I'd look for a modern unit and modify the housing to make it look how you want.

                  Housing are easy to work on or reproduce.

                  Last edited by vpt; 09-20-2011, 08:07 AM.


                  • #10
                    Originally posted by vpt
                    I'm gonna watch this! Crazy tight opposing tolerances are exciting!
                    how ABOUT them backlash specs..............

                    Keep eye on ball.
                    Hashim Khan


                    • #11
                      Originally posted by J Tiers
                      how ABOUT them backlash specs..............

                      There is at least a 1/1000 of a degree leeway there, should be easy to work out.


                      • #12
                        Originally posted by J Tiers
                        how ABOUT them backlash specs..............
                        Not sure how backlash is accounted for on the straight cut gears in VPT's post, perhaps he can shed more light on this.

                        I've done several GM Rootes type blowers in the past and they use a very novel approach.
                        Rotor lobe to housing, and rotor lobe to lobe clearance varies depending on where of course it's measured, but does go down to about .003". Been a while but I think there are about 8 or 10 critical measurement points to take, and this is on a medium speed, 2100 rpm 2 cycle Detroit Diesel. Mind you they are overdriven as Detroits do like LOTS of air.

                        Essentially rotor gear backlash is held within .0005-.0025". The rotors are then timed to one another to establish running clearance by selecting shims that go behind one of the helical gears to move it in or out relative to the other gear.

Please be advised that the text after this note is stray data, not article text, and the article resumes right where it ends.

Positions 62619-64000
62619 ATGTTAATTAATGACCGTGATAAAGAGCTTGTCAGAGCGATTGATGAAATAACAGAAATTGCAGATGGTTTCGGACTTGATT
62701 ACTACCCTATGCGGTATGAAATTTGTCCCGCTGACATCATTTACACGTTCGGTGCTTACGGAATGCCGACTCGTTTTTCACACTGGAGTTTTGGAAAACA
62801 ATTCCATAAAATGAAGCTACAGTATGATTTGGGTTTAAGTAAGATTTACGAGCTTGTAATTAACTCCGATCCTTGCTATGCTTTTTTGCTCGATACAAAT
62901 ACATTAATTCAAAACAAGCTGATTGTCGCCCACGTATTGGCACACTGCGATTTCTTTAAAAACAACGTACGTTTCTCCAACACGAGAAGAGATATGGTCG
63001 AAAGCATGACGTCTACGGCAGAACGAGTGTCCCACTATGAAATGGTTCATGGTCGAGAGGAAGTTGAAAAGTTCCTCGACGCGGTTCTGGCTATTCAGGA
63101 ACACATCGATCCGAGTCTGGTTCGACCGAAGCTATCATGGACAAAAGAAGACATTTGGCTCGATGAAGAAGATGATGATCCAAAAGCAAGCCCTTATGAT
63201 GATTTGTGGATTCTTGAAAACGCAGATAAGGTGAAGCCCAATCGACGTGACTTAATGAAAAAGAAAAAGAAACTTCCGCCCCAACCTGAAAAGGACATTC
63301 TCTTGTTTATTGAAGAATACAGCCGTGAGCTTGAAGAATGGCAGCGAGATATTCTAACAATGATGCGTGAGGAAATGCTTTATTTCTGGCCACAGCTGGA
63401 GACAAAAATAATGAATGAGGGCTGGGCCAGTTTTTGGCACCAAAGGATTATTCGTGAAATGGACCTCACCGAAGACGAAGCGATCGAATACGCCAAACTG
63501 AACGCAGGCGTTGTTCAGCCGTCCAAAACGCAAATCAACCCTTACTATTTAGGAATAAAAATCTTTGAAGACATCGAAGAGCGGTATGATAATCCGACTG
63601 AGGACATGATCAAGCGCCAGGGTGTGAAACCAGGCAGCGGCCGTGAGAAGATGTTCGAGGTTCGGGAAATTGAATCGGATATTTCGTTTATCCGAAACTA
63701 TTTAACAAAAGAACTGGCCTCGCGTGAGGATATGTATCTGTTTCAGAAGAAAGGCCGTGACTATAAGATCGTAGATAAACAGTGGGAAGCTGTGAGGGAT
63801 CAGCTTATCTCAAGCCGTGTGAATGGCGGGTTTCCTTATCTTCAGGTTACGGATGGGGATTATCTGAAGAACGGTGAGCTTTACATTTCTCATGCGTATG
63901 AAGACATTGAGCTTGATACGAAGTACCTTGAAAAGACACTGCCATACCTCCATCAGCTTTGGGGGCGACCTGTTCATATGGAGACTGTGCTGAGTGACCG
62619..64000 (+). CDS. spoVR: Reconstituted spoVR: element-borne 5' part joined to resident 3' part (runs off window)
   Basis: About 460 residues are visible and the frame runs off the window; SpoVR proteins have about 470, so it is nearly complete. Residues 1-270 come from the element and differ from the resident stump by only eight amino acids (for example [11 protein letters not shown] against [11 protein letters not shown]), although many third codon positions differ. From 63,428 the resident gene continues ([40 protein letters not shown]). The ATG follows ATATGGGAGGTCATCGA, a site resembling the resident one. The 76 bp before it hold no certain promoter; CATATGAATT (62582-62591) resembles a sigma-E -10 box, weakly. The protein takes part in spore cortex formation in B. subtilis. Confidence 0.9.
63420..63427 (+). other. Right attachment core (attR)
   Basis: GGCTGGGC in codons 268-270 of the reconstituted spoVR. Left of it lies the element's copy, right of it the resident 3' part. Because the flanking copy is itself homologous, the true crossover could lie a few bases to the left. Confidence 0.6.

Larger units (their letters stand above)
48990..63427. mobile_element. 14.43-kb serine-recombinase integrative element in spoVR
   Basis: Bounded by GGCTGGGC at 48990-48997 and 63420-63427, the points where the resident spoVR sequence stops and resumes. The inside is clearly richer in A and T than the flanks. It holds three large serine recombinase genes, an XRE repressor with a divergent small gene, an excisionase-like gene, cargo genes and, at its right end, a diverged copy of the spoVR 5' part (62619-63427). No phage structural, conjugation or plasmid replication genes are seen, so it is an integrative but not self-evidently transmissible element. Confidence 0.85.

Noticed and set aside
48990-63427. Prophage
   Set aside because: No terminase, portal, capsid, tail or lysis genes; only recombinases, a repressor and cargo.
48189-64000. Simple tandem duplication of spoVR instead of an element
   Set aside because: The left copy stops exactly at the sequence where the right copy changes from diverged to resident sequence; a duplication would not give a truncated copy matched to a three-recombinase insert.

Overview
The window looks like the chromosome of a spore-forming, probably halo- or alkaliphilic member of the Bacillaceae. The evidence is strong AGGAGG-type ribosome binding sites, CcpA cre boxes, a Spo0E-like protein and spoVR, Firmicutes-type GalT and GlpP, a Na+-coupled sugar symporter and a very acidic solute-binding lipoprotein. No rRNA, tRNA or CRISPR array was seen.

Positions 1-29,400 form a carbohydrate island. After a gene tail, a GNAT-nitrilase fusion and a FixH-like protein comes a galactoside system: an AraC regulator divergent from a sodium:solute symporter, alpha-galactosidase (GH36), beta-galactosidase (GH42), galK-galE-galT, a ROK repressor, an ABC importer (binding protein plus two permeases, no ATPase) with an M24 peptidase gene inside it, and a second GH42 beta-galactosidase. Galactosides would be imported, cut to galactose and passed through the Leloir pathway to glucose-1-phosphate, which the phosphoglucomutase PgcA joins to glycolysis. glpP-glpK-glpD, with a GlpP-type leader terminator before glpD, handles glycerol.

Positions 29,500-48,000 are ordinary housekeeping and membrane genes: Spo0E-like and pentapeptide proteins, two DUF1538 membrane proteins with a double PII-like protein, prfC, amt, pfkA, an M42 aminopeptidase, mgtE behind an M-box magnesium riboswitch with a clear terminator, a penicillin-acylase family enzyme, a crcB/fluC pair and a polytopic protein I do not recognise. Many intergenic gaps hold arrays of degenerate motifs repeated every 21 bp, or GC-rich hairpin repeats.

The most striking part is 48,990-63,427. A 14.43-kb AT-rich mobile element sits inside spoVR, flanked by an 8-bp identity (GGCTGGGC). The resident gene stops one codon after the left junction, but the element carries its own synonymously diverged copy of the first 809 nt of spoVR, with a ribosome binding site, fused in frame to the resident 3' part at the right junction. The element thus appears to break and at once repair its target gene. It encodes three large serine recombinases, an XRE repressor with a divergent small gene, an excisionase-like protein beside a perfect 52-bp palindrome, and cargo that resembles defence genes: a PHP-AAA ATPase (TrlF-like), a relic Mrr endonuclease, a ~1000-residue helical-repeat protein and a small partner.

Home, down in the valley behind the Red Angus
                        Bad Decisions Make Good Stories‚Äč

                        Location: British Columbia


                        • #13
                          The statement that Roots type blowers "don't really compress air" is incorrect. Of course they do, and modern dragsters use them to compress atmospheric pressure air to 50 psig air in the intake manifold of the engine.


                          • #14
                            General replies,
                            Sorry should have said Rootes Blower, I know these are not the best things but they were original and do improver the performance and with the Vintage guys it's all about looks more that wring the last ounce out of them.

                            Rob, thanks for that last link, some good information there.

                            Wilmac, thanks for the links but screw compressors are definitely out doe to the complexity of manufacture.

                            BWS still digesting that link.

                            Dave, Small planes, be interested if it had geometrical design in it, no rush, it's an over winter project.

                            Most of the links I have found are just advertising or mumbo jumbo on amounts of air moved.
                            I'm more interested in basic design.

                            Sir John , Earl of Bligeport & Sudspumpwater. MBE [ Motor Bike Engineer ] Nottingham England.


                            • #15
                              There is no change in the volume of air as it passes through a true Roots blower, and therefore the air is not compressed in the blower. In comparison, a screw type compressor or a vane type compressor DOES internally compress the air that passes through it. The fact that the Roots blower does not compress air internally does not mean that it is incapable of delivering a positive pressure ratio from atmospheric to inlet manifold.

                              There is a significant difference in the performance of screw and Roots type. You need to choose based on the requirements. A dragster doesn't need to be thermodynamically efficient.